June 29, 2017
How Effectively are You Managing Cash?
Managing cash with the care and the attention it deserves is key to your business success. Managed well you can take advantage of opportunities and grow your business. Understanding your business’s inflows and outflows of cash as well as accelerating the inflows and delaying the outflows are crucial to effective cash management.
The following are tips to effectively maximize your cash flow:
- Tracking the cash on a daily basis - look at your receipts and disbursements on a daily basis to manage cash outflows (company’s expenses), cash inflows (payments received), and borrowings properly.
- Play the role of check signer for a while to see where your people are spending YOUR money.
- Leave equity in the company to grow (i.e. don’t make distributions if not needed) so that borrowings may grow as well without increasing the debt to equity ratio.
- Review and re-forecast the cash flow once a week to project the cash surpluses and deficits well in advance for upcoming months. This will help to understand how much cash in hand you have and how long the business can sustain itself if the money suddenly stopped coming in.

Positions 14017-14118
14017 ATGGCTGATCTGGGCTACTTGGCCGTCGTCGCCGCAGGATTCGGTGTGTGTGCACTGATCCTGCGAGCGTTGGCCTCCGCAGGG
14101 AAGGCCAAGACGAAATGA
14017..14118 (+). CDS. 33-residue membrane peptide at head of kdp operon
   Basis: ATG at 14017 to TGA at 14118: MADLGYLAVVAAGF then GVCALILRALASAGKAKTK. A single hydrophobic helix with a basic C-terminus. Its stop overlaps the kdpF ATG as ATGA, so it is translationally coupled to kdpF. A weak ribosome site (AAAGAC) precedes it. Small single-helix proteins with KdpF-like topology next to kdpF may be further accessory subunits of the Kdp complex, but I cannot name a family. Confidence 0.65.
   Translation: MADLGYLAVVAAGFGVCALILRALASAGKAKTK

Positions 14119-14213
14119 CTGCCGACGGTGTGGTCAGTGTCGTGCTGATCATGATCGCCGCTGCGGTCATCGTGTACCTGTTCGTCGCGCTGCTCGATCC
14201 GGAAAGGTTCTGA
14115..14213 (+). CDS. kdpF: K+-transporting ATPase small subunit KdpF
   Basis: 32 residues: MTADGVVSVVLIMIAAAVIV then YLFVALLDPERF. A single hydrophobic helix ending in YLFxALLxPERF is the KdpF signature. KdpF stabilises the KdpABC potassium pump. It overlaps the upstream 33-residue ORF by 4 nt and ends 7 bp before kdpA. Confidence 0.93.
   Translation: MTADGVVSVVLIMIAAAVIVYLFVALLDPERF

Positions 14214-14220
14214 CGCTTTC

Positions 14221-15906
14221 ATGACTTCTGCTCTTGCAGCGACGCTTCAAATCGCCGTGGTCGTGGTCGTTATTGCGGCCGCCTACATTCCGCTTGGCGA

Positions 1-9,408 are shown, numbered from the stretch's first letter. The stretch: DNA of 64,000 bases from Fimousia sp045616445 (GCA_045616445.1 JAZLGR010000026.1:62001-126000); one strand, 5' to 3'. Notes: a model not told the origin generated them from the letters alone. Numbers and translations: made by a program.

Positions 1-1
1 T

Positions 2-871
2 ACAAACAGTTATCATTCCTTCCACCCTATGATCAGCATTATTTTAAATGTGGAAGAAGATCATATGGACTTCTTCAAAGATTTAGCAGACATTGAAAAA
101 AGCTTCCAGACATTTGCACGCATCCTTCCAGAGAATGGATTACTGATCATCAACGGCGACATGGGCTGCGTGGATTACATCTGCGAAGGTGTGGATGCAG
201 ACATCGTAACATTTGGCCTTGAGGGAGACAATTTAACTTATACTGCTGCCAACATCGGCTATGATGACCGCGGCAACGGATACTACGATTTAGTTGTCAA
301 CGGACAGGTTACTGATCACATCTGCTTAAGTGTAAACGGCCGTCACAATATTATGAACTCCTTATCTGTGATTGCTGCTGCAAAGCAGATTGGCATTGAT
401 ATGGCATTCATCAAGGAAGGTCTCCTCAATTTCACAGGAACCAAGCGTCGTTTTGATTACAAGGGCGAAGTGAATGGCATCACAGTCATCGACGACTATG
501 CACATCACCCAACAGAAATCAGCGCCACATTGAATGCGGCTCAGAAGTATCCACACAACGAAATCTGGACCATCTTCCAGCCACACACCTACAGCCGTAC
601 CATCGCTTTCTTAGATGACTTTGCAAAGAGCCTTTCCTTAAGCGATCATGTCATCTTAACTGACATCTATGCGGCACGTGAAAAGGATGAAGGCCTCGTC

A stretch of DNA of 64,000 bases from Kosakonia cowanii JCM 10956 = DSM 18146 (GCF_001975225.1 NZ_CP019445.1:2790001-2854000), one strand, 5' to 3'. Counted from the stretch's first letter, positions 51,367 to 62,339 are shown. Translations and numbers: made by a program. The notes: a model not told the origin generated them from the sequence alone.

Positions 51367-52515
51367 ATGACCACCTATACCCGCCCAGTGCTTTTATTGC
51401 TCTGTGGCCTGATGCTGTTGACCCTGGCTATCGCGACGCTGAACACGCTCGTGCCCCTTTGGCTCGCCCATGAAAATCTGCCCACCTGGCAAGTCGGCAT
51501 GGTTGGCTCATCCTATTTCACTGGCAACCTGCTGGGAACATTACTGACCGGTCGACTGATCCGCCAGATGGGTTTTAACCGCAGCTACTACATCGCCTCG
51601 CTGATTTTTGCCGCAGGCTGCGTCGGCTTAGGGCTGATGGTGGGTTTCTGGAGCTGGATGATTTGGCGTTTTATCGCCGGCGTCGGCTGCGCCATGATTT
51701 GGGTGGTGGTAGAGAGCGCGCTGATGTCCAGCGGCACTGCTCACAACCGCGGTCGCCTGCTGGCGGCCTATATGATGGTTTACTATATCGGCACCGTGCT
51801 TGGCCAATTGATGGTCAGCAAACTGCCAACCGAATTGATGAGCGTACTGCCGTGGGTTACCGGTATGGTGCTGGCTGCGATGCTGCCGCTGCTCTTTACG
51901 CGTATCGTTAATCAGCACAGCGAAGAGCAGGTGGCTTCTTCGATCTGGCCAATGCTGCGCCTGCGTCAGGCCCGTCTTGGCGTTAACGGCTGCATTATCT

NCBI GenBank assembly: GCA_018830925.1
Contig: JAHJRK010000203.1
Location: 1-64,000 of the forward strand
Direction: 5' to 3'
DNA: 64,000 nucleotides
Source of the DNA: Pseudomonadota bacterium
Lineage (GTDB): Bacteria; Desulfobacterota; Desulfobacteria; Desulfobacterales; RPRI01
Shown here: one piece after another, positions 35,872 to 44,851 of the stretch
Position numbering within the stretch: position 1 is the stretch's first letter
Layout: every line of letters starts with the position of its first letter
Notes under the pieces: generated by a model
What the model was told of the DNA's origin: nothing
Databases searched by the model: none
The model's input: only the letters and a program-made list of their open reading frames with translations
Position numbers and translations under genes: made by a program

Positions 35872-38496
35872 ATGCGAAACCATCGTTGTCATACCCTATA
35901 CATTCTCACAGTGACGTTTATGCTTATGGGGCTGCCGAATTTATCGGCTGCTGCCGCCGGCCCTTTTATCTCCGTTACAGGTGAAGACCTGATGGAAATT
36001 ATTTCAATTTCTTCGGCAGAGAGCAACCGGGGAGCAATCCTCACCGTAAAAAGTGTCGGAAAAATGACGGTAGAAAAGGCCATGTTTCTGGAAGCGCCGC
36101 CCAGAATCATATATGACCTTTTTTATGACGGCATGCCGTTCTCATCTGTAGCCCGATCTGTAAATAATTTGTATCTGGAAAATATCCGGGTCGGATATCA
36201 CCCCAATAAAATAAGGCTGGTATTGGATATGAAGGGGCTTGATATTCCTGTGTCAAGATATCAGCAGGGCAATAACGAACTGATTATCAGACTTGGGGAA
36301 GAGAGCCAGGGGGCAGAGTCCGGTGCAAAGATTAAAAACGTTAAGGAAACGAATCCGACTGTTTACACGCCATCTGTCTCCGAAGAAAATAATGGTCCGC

- Have a backup plan if your business runs into cash flow problems. For example, maintain good relationships with lenders and prospective investors.
- Create sales projections and monitor sales so you have enough inventory on hand to meet demand, instead of overstocking excess inventory that cost you money to store and maintain.
- Design and improve collection process to collect receivables on time by issuing invoices on time and allowing discounts to encourage customers to make payments before due date.
- Negotiate better terms for your payables to effectively manage cash outflows and cash in hand.
- Increase inventory turnover and sales of high-margin products to increase the cash inflows.
- Maintain the “right growth pace” of the company at different stages, as growth gobbles the cash, to ensure that sufficient cash is available for other business activities as well.
Forecasting cash flow is a difficult process. Due to over-optimism of management in respect to sales and payments, sales turnover ratios, and expenses related to growth of business e.g. hiring new personnel, logistics, and capital equipment, they inaccurately estimate when the cash benefits of those investments will start coming in.
There are various forecasting tools available to answer “what if” scenarios and prepare contingency plans. These tools allow you to see the big picture. RINA can assist in projecting the cash by using the ProfitCents tool to experiment with “what if ” scenarios such as what happens to your company’s cash and financial position if sales increase by 20 percent? If you purchase this piece of equipment for $X but expect it to generate an additional $Y in revenue? This tool allows users to toggle different performance metrics like sales growth, gross profit margin, and A/R days to see the projected impact on each line of the income statement and balance sheet, including cash. Feel free to contact your RINA representative to help you project your cash flow.